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Artist detained for, well, art.
May 27, 2004 12:24 PM   Subscribe

Got art supplies? The police would like a word with you. Steve Kurtz, a member of the Critical Art Ensemble and a professor at the University of Buffalo, called 911 when he discovered that his wife had died of cardiac arrest. When the police saw his art supplies, however, he was detained on suspicion of being involved in bioterrorism.
posted by jennyjenny (45 comments total)

 
Yes, government suspicions run high and it is easy to say they overreacted (probably true) but your post makes it sound like he was using crayons and watercolors.

Instead, as the article reads...

The art Kurtz produces is not the type of art most people are used to. "It wouldn't look in most cases like paintings on a wall or traditional sculpture but there would be maybe vatrines with objects that are crafted as art objects, but look very scientific or technological in form,"

Non-typical art supplies, non-typical response. Sucks for him but not quite worth the outrage.
posted by tdstone at 12:34 PM on May 27, 2004


I'd say this is outrageous: "Though Kurtz has finally been able to return to his home and recover his wife's body, the FBI has still not returned any of his equipment, computers or manuscripts, nor given any indication of when they will. The case remains open. "
posted by ericost at 12:46 PM on May 27, 2004


td I hear what you're saying but we're in an era where we must demand maximum efficiency from the FBI and related government agencies. Every moment they are spending on this guy is a moment they aren't spending on something truly important.

In my mind the outrage isn't because of one guy's bad treatment, but of a system that, 3 years after 9/11 is inefficient and wastes time and money.
posted by cell divide at 12:55 PM on May 27, 2004


Not worth outrage, tdstone? Nice. Place yourself in his shoes before you say something like that ... imagine your wife has just died, which alone is enough to break many men, and on top of that you're subject to a FBI bioterrorism investigation and thrown in prison? I don't know about you, but I'm pretty outraged at the complete lack of background checking done by the FBI/police before they made a kneejerk reaction.
posted by SpecialK at 12:57 PM on May 27, 2004


td I hear what you're saying but we're in an era where we must demand maximum efficiency from the FBI and related government agencies. Every moment they are spending on this guy is a moment they aren't spending on something truly important.


They are doing something important. In the private sector we call it CYA.

(That would be "cover your ass".)
posted by Wulfgar! at 1:06 PM on May 27, 2004


Considering this is on an rtmark site, I question its veracity.
posted by mischief at 1:14 PM on May 27, 2004


mischief -- I thought the same thing, so I made sure that those stories existed on the site that rtmark is posting them from. They do, they just aren't permalinked, hence the rtmark origin of the pages. You can find them on google cache. (Also, he's a friend of a friend of a friend of mine, but I'm not sure that carries a whole lot of weight, credibility-wise.)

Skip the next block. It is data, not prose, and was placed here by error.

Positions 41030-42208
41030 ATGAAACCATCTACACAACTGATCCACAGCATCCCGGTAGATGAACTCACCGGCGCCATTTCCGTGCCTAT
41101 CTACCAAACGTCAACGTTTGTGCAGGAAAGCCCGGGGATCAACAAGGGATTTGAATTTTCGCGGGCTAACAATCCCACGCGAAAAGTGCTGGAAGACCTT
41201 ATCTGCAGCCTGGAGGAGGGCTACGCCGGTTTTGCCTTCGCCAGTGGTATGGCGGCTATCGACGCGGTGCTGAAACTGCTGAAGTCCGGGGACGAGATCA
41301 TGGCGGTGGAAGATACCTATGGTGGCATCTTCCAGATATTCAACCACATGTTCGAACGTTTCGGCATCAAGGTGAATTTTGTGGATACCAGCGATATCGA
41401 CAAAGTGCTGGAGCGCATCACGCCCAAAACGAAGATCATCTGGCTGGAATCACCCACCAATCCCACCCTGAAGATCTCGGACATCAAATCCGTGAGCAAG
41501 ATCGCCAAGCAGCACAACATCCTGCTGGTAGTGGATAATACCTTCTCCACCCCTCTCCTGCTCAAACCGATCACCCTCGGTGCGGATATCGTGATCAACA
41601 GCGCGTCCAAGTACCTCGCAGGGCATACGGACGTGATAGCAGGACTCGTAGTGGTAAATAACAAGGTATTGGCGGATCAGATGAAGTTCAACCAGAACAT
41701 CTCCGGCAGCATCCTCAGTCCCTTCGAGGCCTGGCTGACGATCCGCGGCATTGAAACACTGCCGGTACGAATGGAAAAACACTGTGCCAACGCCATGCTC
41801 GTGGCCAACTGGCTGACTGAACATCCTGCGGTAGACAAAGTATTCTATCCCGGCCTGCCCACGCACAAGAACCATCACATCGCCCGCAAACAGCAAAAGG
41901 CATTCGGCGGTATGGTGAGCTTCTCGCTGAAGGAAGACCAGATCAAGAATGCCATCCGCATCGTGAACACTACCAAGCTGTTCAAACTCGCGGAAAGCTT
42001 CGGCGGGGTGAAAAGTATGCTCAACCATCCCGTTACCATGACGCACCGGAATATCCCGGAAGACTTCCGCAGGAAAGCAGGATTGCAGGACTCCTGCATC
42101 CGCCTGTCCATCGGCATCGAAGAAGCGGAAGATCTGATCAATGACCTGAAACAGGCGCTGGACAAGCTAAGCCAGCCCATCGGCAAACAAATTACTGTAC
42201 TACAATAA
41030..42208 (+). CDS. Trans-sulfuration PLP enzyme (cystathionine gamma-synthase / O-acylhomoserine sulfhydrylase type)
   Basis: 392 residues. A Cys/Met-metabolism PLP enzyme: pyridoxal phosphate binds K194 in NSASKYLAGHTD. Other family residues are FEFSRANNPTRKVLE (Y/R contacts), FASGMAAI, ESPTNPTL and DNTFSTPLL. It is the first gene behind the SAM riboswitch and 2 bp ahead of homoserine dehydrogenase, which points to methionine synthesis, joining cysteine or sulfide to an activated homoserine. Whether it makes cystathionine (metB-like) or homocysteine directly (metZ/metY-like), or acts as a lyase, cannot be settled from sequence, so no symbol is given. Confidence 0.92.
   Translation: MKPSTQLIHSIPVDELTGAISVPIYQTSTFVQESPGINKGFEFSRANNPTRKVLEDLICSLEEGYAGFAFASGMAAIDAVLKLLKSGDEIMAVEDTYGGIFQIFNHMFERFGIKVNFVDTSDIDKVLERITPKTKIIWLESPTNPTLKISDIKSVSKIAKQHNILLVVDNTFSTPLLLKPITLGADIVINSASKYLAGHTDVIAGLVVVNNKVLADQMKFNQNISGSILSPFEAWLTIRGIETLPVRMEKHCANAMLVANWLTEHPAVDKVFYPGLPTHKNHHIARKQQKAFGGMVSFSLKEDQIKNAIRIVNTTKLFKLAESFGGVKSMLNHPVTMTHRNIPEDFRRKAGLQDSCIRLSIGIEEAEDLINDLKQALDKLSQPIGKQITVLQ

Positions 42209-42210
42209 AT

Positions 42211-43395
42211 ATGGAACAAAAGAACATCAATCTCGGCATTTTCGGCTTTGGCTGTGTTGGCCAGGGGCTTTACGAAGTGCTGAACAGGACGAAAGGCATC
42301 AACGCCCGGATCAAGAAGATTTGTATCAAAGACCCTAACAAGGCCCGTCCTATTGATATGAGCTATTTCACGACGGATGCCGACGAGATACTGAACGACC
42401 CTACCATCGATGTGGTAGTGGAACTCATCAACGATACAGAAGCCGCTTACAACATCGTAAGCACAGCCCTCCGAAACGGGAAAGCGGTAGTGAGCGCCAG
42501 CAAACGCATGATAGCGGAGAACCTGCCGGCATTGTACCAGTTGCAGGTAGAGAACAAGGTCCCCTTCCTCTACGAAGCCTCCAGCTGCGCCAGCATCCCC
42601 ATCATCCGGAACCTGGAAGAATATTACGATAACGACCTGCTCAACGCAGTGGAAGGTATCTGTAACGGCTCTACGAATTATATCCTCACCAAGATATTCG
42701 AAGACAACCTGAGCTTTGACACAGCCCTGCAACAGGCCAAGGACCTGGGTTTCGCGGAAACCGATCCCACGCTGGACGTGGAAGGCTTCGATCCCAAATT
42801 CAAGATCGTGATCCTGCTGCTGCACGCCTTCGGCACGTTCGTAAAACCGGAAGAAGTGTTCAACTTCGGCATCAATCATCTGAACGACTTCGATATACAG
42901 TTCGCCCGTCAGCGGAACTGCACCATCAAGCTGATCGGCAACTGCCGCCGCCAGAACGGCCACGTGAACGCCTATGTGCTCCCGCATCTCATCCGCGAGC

posted by jennyjenny at 1:19 PM on May 27, 2004


"Non-typical art supplies, non-typical response."

Are you listening to yourself? He's being investigated as a terrorist. The FBI has confiscated his stuff and, if they handle this like they've handled other bullshit investigations, they won't ever give it back. His coworkers have been ordered by the FBI to never talk about the "investigation".

Non-typical response? This is Orwellian. It's like a scene out of a bad movie. This is the way my freedom works in this country now? The FBI gets to act like idiots, and ruin someone's life in the process, and that's considered routine?

The FBI's record over the last 15 years has been so abysmal that I find it chilling people are still willing to give them a free pass on crap like this. Are you saying that you actually don't expect the FBI of all groups to be able to tell the difference between bioterrorist weapons and art supplies?

"Sucks for him but not quite worth the outrage."

You, sir, are a complete tool of Big Brother.
posted by y6y6y6 at 1:22 PM on May 27, 2004


He also had a "mobile DNA extraction laboratory." Not saying that's reason to arrest the guy, but it ain't exactly "art supplies" either.
posted by pardonyou? at 1:27 PM on May 27, 2004


fucking Kafka.
posted by Satapher at 1:38 PM on May 27, 2004


Not worth outrage, tdstone? Nice. Place yourself in his shoes before you say something like that ... imagine your wife has just died, which alone is enough to break many men, and on top of that you're subject to a FBI bioterrorism investigation and thrown in prison?

but police have to think not just from the perspective of the person who calls them, but from the perspective of the victim and of society in general. From those points of view, it might be considered irresponsible to disregard potentially dangerous agents, even if they have other uses.